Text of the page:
9

I live in southern Wisconsin as well. I think you should avoid blackberries, because they get awfully tall, usually contain very nasty thorns, and will certainly arch over a good portion of the driveway. Yes, the thorns can scratch a car. And your furry friends. Raspberries could work - they'd certainly cover the ground on both sides of the fence. I'd ...


4

Since you are in USDA Zone 5a, you will need some cold-hardy vine plants. I would suggest you choose the following plants. Flowering vine: Clematis (i.e., Sweet Autumn Clematis, Sweet Summer Love Clematis, Arctic Queen Clematis, Bees Jubilee Clematis, etc) Climbing roses (i.e., America climbing rose, Aloha, Awakening, Cloud 10, Dublin Bay, Eden, Florentina, ...


4

Chinese Clematis (Clematis orientalis) only wraps itself around other plants. It doesn't suck their juices. However, it can be harmful to the plants it climbs over. It will compete with them for sunlight, much like if you covered them with cloth. Where the clematis stem wraps around the other plant stem, the other stem won't be able to grow any larger, just ...


4

Yeah smells great that flower! I never propagated this plant, but according to 'the web' cuttings will root easily, and putting them in just water seems successful. Good luck.


4

I suspect a language problem: Blackberries (Rubus) are “mûre” in French, “mora” in Spanish and “amora” in Portuguese. -> which may easily be confused with Morus, the Genus of mulberries. But of course some prankster may have switched the labels, who knows? In any case, your plant looks indeed like a blackberry.


3

I needed some siding done on the house and cut my wisteria down from sixteen feet tall to a three foot stub. It regrew to twenty feet tall in a single season. If it is a healthy vine you can be pretty hard cutting it back and it will be better for it.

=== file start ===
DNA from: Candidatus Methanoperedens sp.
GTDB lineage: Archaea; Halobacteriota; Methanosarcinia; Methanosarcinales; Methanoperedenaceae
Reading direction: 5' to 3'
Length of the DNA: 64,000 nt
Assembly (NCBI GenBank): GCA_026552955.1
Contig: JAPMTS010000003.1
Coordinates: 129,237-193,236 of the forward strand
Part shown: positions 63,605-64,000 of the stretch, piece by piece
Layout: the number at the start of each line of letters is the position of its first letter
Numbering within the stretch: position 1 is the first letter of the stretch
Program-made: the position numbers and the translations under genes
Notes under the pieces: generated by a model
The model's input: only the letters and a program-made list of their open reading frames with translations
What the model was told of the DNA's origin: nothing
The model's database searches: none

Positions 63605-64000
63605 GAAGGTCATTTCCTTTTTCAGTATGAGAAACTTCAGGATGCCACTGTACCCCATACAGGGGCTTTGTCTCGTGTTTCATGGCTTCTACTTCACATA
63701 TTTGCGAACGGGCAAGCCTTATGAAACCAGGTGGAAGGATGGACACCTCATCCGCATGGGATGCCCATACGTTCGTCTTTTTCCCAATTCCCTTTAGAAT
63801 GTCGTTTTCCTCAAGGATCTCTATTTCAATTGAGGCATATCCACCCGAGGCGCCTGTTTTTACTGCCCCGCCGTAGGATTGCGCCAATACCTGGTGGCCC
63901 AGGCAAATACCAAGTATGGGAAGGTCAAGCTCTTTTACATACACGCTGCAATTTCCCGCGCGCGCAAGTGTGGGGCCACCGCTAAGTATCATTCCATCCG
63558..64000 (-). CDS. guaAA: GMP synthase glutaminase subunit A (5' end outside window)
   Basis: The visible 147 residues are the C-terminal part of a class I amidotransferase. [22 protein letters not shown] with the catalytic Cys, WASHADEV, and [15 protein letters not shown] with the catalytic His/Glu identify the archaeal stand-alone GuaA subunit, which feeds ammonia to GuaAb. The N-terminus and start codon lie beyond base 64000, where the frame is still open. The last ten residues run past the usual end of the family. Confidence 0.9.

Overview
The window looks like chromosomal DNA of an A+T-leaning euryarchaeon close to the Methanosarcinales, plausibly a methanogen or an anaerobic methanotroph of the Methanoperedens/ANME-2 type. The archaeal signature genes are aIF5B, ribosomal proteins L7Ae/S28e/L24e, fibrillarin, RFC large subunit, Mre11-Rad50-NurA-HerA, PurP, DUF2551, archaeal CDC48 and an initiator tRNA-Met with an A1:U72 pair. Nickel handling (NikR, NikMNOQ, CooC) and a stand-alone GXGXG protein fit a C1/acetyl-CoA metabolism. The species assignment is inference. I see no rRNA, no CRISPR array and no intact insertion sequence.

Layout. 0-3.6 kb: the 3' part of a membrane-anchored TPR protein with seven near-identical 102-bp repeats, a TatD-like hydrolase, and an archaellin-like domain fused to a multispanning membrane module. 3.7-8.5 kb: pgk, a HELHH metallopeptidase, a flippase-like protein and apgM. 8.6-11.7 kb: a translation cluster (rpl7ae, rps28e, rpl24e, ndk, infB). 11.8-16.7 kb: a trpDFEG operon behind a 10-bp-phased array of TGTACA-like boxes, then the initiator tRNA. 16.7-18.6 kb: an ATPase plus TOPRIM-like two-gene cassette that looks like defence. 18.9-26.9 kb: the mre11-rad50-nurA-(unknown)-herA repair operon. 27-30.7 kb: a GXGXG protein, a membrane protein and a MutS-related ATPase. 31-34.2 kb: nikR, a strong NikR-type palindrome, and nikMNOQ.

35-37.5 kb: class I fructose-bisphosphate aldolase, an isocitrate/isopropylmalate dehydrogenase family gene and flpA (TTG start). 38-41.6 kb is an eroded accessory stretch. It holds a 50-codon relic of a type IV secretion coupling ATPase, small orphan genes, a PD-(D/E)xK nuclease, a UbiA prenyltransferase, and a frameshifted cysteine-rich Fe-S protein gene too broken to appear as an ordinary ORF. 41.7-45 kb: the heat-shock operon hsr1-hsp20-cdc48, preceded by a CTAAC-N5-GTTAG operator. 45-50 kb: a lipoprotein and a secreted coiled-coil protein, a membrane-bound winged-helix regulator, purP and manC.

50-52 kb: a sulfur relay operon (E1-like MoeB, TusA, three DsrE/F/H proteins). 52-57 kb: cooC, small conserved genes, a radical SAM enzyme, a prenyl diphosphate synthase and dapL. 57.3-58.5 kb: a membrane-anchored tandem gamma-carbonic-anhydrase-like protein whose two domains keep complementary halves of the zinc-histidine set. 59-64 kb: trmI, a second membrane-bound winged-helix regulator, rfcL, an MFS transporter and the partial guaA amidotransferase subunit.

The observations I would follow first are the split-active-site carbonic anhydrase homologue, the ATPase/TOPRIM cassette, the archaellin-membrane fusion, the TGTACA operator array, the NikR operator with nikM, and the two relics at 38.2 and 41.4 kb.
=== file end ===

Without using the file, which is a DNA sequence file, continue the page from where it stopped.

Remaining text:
2

Nothing beats a grape vine from how I have seen them grow in IL and TX. You can find something to co-exist with it such and the rose and trumpet vine as suggested, but nothing will crowd it out. It is also possible to get enough growth on the cyclone fence to eventually pull it down. Grape is very sensitive to weed killer ,2,4,D, etc.


2

I wouldn't describe an open wall like that as "shady" whichever way it faces. You profile says Seattle so if it is facing directly east it will get 7 hours of direct sun per day in summer which is more than enough for any rose. The frame in your picture won't support any climbing plants on its own. Maybe there were some vertical posts into the ground below ...


2

Water shortage, I'd say; I, too, live in London, and only last Friday I had to run the sprinkler on the garden for an hour for some new planting because it was pretty dry. New plants need frequent and sufficient water, enough water to penetrate a rootball that goes down a good six inches below the soil - it will be some weeks before the plant puts out roots ...


2

Note that black walnut (Juglans nigra) has the highest level of juglone in all its parts, so that is a significant difference between it and Juglans regia, the common walnut. This link https://extension.psu.edu/landscaping-and-gardening-around-walnuts-and-other-juglone-producing-plants has plenty of suggestions for trees and shrubs growing around Walnut, ...


2

There is only one self clinging climbing plant which is evergreen in the UK, and that is Hedera and its varieties. If you choose one, you will need to block off the gaps in the fence to prevent any shoots forcing their way through. It is also likely that Hedera will 'root' into the fence. There are two other climbing plants which self cling - Hydrangea ...


2